Over this period of isolation, many have felt docile, beaten down, and small: the result has meant that many of us feel out of place when we’re so far from our jobs, friends, and lovers. It was this feeling of isolation that prompted the riot grrrl movement in the 1990s.
Women created punk music, and yet they felt like strangers to their own community. This new genre of music – girl punk and riot grrrl – criticized the patriarchy, rape culture and emphasised the idea of girl power – something that now, more than ever, women need. These 5 albums have left more than one generation of women struck with passion. They’ll let you scream till your lungs are sore, even if it’s from the comfort of your bedroom instead of the club. If you want to be a riot grrrl, the first step could be Spotify.
So When You Gonna… by Dream Wife (2020)
Dream Wife are one of the most exciting bands of the new decade, and their sophomore album, So When You Gonna… is the embodiment of the second wave of girl punk. They have an all-girl membership, and used an all-female recording team for this album, meaning that their attitude of standing for and with women is echoed in their art. The single Temporary, especially, featured the struggles of women in ways that are often stigmatized: it was written for a friend who had had multiple miscarriages, and it’s the idea that this band are the ones in the corner of women who aren’t in the public eye that makes them so special. They’re definitely a band to watch out for.
Live Through This by Hole (1994)
Courtney Love was an outspoken woman, even by punk’s standards, and this was shown when she criticized the way men would grope her when she’d crowd surf at Hole’s concerts. This empowered rebuttal is reflected in Live Through This, as she speaks out on behalf of rape victims, those battling eating disorders, and those in abusive relationships. Whatever it is that you feel affects you personally, in part because of your identity as a woman or as a minority, there is something in this album that will speak to you. The cult classic 2009 film, Jennifer’s Body, was inspired by a song of the same name from this album. While the album’s been criticized for its violence, it’s written by a band headed by a woman who’s dealt with addiction, the public eye, and her husband’s suicide. How could we expect anything else?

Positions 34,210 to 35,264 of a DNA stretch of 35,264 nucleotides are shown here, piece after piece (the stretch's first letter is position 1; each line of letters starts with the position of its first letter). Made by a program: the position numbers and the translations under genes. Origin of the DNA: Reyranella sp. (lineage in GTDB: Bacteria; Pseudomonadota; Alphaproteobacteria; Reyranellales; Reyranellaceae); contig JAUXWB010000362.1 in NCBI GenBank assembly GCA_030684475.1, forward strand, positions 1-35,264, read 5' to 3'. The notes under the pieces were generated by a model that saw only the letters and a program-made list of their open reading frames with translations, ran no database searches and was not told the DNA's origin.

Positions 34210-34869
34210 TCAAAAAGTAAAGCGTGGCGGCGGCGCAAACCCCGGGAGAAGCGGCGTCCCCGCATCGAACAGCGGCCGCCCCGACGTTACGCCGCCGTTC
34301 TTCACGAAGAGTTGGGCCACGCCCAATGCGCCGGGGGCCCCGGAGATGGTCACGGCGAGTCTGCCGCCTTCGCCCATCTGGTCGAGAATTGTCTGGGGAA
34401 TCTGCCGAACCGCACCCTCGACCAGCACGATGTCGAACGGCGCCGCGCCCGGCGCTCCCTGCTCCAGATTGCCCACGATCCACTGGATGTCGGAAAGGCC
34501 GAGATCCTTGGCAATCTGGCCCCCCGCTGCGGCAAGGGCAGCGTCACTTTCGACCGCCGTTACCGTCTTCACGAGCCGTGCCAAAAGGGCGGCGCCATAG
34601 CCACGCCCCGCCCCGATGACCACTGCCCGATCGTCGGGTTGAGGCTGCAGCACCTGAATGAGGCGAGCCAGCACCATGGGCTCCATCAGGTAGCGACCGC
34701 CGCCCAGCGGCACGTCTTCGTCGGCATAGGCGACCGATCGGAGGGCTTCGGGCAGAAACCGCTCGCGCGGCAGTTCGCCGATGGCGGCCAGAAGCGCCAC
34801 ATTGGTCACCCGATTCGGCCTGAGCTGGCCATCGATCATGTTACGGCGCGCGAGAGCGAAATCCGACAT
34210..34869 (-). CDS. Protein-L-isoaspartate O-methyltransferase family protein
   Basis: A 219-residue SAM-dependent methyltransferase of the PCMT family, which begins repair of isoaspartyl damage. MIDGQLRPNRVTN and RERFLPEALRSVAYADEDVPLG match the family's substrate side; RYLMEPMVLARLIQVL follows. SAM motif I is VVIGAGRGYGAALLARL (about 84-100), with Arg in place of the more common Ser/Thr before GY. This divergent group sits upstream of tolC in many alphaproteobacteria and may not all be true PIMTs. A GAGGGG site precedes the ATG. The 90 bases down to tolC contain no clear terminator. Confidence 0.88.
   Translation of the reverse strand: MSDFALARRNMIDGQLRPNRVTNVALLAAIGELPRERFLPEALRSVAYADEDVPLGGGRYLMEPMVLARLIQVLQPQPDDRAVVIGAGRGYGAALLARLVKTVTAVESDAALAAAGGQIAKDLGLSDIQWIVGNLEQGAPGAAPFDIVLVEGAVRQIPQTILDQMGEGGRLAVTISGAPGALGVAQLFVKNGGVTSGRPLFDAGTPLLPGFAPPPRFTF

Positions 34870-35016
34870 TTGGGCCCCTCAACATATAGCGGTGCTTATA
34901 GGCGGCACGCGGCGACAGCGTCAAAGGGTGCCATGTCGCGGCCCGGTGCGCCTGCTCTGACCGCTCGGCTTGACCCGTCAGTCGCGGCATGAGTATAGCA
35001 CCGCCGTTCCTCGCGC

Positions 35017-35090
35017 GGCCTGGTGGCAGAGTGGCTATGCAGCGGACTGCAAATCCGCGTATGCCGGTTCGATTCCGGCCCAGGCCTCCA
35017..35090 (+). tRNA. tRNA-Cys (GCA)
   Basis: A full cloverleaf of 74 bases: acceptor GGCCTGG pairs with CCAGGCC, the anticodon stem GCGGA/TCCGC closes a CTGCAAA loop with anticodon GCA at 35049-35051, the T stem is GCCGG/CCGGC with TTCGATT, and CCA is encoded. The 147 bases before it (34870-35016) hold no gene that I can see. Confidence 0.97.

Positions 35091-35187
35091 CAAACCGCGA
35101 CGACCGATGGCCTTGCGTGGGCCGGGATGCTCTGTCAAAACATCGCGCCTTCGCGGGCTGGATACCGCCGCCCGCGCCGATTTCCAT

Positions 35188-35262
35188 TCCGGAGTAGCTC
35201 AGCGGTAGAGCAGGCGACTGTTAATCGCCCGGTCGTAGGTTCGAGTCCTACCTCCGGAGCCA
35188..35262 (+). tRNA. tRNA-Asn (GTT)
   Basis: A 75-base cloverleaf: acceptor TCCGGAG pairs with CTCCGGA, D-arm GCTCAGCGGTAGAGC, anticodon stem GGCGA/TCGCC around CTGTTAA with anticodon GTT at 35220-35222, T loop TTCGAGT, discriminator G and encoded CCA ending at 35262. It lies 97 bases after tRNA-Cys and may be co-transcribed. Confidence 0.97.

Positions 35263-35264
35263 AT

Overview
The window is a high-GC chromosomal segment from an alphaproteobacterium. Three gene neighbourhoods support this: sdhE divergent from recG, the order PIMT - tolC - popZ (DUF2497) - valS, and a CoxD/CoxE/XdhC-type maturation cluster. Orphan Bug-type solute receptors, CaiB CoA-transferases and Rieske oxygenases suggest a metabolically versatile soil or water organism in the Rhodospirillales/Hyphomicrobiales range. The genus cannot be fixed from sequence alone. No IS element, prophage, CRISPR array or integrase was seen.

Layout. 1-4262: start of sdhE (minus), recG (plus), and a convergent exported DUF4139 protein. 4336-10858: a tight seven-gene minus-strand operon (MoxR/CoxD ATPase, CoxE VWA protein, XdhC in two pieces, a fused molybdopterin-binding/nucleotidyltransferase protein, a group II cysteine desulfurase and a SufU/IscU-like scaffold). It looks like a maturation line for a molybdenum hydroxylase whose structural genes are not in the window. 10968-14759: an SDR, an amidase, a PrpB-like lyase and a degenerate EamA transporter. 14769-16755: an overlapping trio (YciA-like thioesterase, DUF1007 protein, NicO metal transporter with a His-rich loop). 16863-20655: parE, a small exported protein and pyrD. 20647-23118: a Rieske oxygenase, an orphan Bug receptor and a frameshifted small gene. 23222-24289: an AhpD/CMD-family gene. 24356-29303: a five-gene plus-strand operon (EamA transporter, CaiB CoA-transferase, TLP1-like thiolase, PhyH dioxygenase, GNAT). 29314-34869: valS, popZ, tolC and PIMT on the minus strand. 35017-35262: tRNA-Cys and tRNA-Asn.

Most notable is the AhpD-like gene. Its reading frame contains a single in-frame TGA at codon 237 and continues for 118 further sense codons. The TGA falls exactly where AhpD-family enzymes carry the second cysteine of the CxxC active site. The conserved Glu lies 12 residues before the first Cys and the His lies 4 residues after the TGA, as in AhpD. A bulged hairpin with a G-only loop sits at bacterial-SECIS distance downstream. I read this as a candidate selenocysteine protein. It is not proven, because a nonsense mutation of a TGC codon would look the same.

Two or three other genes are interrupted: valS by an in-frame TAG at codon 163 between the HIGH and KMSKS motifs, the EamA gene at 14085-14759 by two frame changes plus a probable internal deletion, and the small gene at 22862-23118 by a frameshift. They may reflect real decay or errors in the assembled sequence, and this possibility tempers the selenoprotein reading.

Make Room by the Destroy Boys (2018)
This was the second album for the California band, and led to Billie Joe Armstrong from Green Day becoming an outspoken fan. Songs like American River highlight struggles with being a teenager, feelings of apathy, and the desire to connect with people who also feel ‘other’. While their songs are relatable to most people who are searching for something that suburbia can’t provide, they’re especially relevant for women. The song Methatonin chronicles a relationship where trust is torn apart, presumably after infidelity–it’s songs like this that mishmash female strength with patriarchal insecurity, and this dichotomy is what makes the Destroy Boys so wonderful. Lyrics like, “I hope what you took away, you never get back” show the harsher, crueler side of femininity, and it’s this honesty that sets them apart from other bands in the area.
Get Awkward by be your own PET (2008)
With the album rising once again to social significance when the song Becky went viral on TikTok among the alternative scene, Get Awkward has stood the test of time. It mostly revolves around female adolescent friendships, and the jealousy and romance within them, but if you often feel angry, irrational, or feral, this is the collection for you. One of the highlights is definitely Black Hole: it’s an anthem for driving around and feeling mad in a world of order – think Fight Club’s soundtrack, if it featured the lives of women on the edge instead of men.
Elastica by Elastica (1995)
Elastica are one of the sexiest, coolest, and most detached female fronted bands of the 1990s, and it’s almost entirely due to guitarist and vocalist Justine Frischmann. They take the female perspective on male-dominated scenarios like sex, breakups and saying things honestly, but with the empathy of a matriarchy. Songs from this album like Stutter and Waking Up have gone down in the halls of fame in their own right, but as an album it’s not only one of the most cohesive of girl punk, but also the most timeless. Issues like performance and illusion are not specific to thirty years ago, and Elastica’s legacy stretches into 2020’s punk as much as did to their contemporaries.